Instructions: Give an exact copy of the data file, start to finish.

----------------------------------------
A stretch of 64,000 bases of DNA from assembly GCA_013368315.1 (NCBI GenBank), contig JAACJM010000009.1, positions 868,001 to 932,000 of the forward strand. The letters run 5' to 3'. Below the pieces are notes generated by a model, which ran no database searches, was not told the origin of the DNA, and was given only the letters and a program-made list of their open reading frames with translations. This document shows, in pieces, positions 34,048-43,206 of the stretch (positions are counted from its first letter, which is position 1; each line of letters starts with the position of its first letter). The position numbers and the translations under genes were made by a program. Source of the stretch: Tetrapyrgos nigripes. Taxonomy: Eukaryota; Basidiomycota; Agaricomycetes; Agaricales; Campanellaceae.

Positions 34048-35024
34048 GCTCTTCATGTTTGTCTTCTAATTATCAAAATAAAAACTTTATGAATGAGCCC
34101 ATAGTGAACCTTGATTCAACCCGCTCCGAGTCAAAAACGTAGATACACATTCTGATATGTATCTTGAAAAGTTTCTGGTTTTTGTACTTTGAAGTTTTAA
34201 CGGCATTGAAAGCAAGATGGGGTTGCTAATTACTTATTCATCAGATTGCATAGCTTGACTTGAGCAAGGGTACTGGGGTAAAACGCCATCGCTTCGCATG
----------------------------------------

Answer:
A stretch of 64,000 bases of DNA from assembly GCA_013368315.1 (NCBI GenBank), contig JAACJM010000009.1, positions 868,001 to 932,000 of the forward strand. The letters run 5' to 3'. Below the pieces are notes generated by a model, which ran no database searches, was not told the origin of the DNA, and was given only the letters and a program-made list of their open reading frames with translations. This document shows, in pieces, positions 34,048-43,206 of the stretch (positions are counted from its first letter, which is position 1; each line of letters starts with the position of its first letter). The position numbers and the translations under genes were made by a program. Source of the stretch: Tetrapyrgos nigripes. Taxonomy: Eukaryota; Basidiomycota; Agaricomycetes; Agaricales; Campanellaceae.

Positions 34048-35024
34048 GCTCTTCATGTTTGTCTTCTAATTATCAAAATAAAAACTTTATGAATGAGCCC
34101 ATAGTGAACCTTGATTCAACCCGCTCCGAGTCAAAAACGTAGATACACATTCTGATATGTATCTTGAAAAGTTTCTGGTTTTTGTACTTTGAAGTTTTAA
34201 CGGCATTGAAAGCAAGATGGGGTTGCTAATTACTTATTCATCAGATTGCATAGCTTGACTTGAGCAAGGGTACTGGGGTAAAACGCCATCGCTTCGCATG